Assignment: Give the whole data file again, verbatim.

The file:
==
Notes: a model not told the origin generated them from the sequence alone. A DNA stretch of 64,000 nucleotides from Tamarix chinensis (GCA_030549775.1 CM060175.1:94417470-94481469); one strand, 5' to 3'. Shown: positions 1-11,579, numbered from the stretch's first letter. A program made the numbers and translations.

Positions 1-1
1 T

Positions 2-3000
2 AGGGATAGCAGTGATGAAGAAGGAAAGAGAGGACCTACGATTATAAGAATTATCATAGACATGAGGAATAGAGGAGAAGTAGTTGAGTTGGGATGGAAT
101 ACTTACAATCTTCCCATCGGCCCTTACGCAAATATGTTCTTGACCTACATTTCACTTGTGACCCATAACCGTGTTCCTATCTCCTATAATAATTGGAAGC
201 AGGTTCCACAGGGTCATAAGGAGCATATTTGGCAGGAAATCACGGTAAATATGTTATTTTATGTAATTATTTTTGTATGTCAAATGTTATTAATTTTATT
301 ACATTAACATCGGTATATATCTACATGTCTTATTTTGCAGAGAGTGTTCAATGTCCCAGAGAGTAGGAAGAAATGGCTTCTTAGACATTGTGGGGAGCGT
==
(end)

Notes: a model not told the origin generated them from the sequence alone. A DNA stretch of 64,000 nucleotides from Tamarix chinensis (GCA_030549775.1 CM060175.1:94417470-94481469); one strand, 5' to 3'. Shown: positions 1-11,579, numbered from the stretch's first letter. A program made the numbers and translations.

Positions 1-1
1 T

Positions 2-3000
2 AGGGATAGCAGTGATGAAGAAGGAAAGAGAGGACCTACGATTATAAGAATTATCATAGACATGAGGAATAGAGGAGAAGTAGTTGAGTTGGGATGGAAT
101 ACTTACAATCTTCCCATCGGCCCTTACGCAAATATGTTCTTGACCTACATTTCACTTGTGACCCATAACCGTGTTCCTATCTCCTATAATAATTGGAAGC
201 AGGTTCCACAGGGTCATAAGGAGCATATTTGGCAGGAAATCACGGTAAATATGTTATTTTATGTAATTATTTTTGTATGTCAAATGTTATTAATTTTATT
301 ACATTAACATCGGTATATATCTACATGTCTTATTTTGCAGAGAGTGTTCAATGTCCCAGAGAGTAGGAAGAAATGGCTTCTTAGACATTGTGGGGAGCGT